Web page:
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Physics Half-Life Problem

Joystar1977

Active member
Jul 24, 2013
119
After 150 thousand years, only 1/8 of the original amount of a particular radioactive waste will remain. The half-life of this radioactive waste is how many thousand years?

150,000 years / 1/8
150,000 / .125
= 1,200,000

If this isn't correct is the 1/8 suppose to be stay as a fraction, turned into a decimal, or turned into a percent? Also, if this isn't correct can somebody explain to me what the term means saying "half-life"?
 

MarkFL

Administrator
Staff member
Feb 24, 2012
13,775
Re: Math Word Problem

Since less than half of the original sample is present, you should expect that the half-life is less than the time that has already elapsed.

A quick way to solve this particular problem is to observe that the original amount has been halved 3 times, since \(\displaystyle \frac{1}{8}=\left(\frac{1}{2} \right)^3\), and so we know the half-life is one-third of the elapsed time.

We won't always be presented with a current amount that is a power of one-half times the original amount, so a more general method would be to use:

\(\displaystyle A(t)=A_0\left(\frac{1}{2} \right)^{-\frac{t}{k}}=\frac{A_0}{2^{\frac{t}{k}}}\) where \(\displaystyle 0<k\in\mathbb{R}\) is the half-life.

Now, we are told:

\(\displaystyle A(150000)=\frac{A_0}{8}\)

and so we may state:

\(\displaystyle 2^{\frac{150000}{k}}=2^3\)

Now, equate exponents, and solve for $k$.
 

Joystar1977

Active member
Jul 24, 2013
119
Re: Math Word Problem

Mark FL,

What shows up in my email as you working out this word problem shows something totally and completely different. I know obviously the problem that I worked out was wrong, but the question I asked was does the 1/8 stay as a fraction or be turned into a decimal or percent?

Here is what was sent to my email:
Since less than half of the original sample is present, you should expect that the half-life is less than the time that has already elapsed.

A quick way to solve this particular problem is to observe that the original amount has been halved 3 times, since \frac{1}{8}=\left(\frac{1}{2} \right)^3, and so we know the half-life is one-third of the elapsed time.

We won't always be presented with a current amount that is a power of one-half times the original amount, so a more general method would be to use:

A(t)=A_0\left(\frac{1}{2} \right)^{-\frac{t}{k}}=\frac{A_0}{2^{\frac{t}{k}}} where 0<k\in\mathbb{R} is the half-life.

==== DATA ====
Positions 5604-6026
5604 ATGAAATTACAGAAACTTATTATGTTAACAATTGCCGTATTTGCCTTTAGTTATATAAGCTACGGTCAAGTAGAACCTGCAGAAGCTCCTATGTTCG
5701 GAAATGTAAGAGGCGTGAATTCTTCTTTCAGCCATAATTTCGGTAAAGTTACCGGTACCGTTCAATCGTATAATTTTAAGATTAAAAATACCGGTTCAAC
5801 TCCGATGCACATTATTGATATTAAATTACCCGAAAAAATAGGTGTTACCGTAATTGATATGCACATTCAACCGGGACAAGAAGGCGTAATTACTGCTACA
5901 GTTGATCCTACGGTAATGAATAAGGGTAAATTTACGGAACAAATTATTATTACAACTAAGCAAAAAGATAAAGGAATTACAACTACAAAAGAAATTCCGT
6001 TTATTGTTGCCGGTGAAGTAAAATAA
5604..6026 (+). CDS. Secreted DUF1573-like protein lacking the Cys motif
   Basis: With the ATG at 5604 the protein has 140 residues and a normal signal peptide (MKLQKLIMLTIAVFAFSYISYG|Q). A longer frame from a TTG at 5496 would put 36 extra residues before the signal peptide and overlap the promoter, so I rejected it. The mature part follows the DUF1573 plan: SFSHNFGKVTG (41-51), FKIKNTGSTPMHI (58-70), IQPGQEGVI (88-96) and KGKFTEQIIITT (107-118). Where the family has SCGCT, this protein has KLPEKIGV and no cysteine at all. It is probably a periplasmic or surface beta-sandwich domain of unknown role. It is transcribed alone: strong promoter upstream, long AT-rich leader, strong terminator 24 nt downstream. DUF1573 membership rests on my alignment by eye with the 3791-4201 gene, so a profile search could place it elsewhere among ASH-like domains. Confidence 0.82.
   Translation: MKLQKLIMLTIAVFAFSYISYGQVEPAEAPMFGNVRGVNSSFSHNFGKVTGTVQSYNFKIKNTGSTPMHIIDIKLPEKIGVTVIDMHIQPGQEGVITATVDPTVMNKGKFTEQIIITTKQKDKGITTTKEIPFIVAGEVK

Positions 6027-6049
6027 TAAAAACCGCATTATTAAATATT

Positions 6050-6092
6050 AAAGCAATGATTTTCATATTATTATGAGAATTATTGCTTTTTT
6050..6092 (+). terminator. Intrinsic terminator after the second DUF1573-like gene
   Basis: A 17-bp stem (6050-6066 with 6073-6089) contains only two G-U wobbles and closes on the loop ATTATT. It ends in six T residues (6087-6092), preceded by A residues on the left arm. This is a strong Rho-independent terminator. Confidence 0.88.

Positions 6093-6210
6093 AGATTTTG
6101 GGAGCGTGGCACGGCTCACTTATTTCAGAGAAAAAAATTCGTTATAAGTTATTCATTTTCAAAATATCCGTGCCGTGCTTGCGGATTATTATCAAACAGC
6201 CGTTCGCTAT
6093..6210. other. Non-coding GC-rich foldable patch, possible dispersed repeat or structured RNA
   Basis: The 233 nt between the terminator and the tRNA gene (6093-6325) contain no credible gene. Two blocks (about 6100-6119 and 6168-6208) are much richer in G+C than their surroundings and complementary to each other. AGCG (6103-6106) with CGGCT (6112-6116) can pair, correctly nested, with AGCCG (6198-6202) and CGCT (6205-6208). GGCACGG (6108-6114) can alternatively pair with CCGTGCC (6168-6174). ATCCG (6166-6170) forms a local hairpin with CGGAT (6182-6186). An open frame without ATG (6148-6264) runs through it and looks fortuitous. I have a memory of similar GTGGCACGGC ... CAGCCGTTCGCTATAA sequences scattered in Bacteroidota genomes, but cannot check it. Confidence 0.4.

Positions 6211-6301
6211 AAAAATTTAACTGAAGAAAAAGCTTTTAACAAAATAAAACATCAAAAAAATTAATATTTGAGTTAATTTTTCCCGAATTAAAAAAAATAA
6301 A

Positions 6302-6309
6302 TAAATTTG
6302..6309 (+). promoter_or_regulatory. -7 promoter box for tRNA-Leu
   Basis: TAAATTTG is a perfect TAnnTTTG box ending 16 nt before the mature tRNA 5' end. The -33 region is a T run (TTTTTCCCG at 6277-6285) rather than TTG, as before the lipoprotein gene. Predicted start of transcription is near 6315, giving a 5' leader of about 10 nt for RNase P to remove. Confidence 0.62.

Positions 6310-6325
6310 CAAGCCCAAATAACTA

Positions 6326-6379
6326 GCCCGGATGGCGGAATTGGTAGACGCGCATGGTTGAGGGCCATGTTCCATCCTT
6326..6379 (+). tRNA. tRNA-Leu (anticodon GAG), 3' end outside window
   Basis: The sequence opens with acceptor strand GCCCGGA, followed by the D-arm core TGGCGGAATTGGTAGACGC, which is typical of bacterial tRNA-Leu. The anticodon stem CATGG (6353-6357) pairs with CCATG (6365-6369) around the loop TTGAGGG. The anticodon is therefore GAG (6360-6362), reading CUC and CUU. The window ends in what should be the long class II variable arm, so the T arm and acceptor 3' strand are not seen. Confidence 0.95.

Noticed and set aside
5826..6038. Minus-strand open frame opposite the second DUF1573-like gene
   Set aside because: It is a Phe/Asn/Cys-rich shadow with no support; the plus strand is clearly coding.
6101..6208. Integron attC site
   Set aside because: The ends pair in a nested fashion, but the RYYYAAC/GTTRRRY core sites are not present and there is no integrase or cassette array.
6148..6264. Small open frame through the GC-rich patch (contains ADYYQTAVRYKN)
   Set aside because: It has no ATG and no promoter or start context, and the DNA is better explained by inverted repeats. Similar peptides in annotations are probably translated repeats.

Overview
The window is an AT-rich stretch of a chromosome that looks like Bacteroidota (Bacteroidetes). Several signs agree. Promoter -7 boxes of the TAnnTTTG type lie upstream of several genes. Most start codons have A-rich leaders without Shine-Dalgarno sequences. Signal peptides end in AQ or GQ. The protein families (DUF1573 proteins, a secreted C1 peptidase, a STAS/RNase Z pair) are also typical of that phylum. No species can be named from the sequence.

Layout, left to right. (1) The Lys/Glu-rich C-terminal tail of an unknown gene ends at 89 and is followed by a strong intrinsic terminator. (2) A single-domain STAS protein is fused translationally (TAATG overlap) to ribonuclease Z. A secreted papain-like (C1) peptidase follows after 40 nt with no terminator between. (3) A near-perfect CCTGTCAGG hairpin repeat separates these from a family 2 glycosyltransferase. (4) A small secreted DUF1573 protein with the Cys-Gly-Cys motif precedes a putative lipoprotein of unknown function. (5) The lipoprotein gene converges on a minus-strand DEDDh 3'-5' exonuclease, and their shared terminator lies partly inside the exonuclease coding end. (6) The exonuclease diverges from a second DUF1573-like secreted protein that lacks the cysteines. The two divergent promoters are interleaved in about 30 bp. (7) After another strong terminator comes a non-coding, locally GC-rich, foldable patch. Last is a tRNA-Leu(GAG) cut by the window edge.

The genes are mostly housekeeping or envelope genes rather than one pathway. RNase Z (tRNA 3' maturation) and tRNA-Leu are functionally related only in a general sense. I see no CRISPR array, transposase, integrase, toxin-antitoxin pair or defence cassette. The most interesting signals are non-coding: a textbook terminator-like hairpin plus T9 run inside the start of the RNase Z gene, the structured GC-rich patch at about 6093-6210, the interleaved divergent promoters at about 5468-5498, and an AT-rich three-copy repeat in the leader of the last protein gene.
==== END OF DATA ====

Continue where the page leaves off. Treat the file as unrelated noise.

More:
Now, we are told:

A(150000)=\frac{A_0}{8}

and so we may state:

2^{\frac{150000}{k}}=2^3

Now, equate exponents, and solve for $k$.

My understanding of this math problem than what shows on this site seems to be a little different. Which is suppose to be the correct way?
 

MarkFL

Administrator
Staff member
Feb 24, 2012
13,775
What was sent to you by email is the text minus the MATH tags.

As you can see by this line:

\(\displaystyle A(150000)=\frac{A_0}{8}\)

I left the 1/8 as a fraction, since 8 is a power of 2, it made the last step easier. But suppose, instead we were told 1/10 of the original was left, then we would have:

\(\displaystyle 2^{\frac{150000}{k}}=10\)

I try to use rational numbers rather than decimal representations whenever possible. I just prefer that form.

Taking the natural logarithm of both sides, we would find:

\(\displaystyle \frac{150000}{k}\ln(2)=\ln(10)\)

Now, solving for $k$, we find:

\(\displaystyle k=\frac{150000\ln(2)}{\ln(10)}\approx45154.49934959717\)

Does it make sense to you that if the elapsed time is held constant, but the amount left is decreased, then the half-life decreases as well? A smaller half-life means the substance decays at a quicker rate.
 

SuperSonic4

Well-known member
MHB Math Helper
Mar 1, 2012
249
After 150 thousand years, only 1/8 of the original amount of a particular radioactive waste will remain. The half-life of this radioactive waste is how many thousand years?

150,000 years / 1/8
150,000 / .125
= 1,200,000

If this isn't correct is the 1/8 suppose to be stay as a fraction, turned into a decimal, or turned into a percent? Also, if this isn't correct can somebody explain to me what the term means saying "half-life"?
half-life is the amount of time it takes for half a given substance to decay. It needs a large sample size so the law of large numbers can be used.

  • At the start you have a fraction of 1 remaining (none has decayed)
  • After one half-life you have 0.5 remaining
  • After two half-lives you have 0.25 remaining

If you use the powers of two you have (where H/L is half-life for brevity's sake):
  • Start = \(\displaystyle 2^0\)
  • One H/L = \(\displaystyle 2^{-1}\)
  • Two H/L = \(\displaystyle 2^{-2}\)

There is a pattern here: after n half-lives you have \(\displaystyle 2^{-n}\) left of the original amount.

If you know that \(\displaystyle \dfrac{1}{8} = 2^{-3}\) you can say that three half-lives have passed in those 150,000 years so one half-life must be one-third of the 150,000 years that have passed.

[hr][/hr]

More generally you can use the formula for exponential decay

\(\displaystyle A = A_0e^{-t / t_{1/2}}\) where:

  • \(\displaystyle A\) is amount remaining at time \(\displaystyle t\)
  • \(\displaystyle A_0\) is amount when \(\displaystyle t=0\)
  • \(\displaystyle t\) is time
  • \(\displaystyle t_{1/2}\) is the half-life

We know that:

  • \(\displaystyle A = 0.125A_0\)
  • \(\displaystyle A = A_0\)
  • \(\displaystyle t = 150,000\)

You can then plug in those values and find \(\displaystyle t_{1/2}\)

\(\displaystyle 0.125A_0 = A_0 e^{-150000/t_{1/2}}\)

[hr][/hr]

A quick note on units: You can use any unit of time you like as long as your half-life and time share the same unit. Your value will come out in years if you apply the formula above.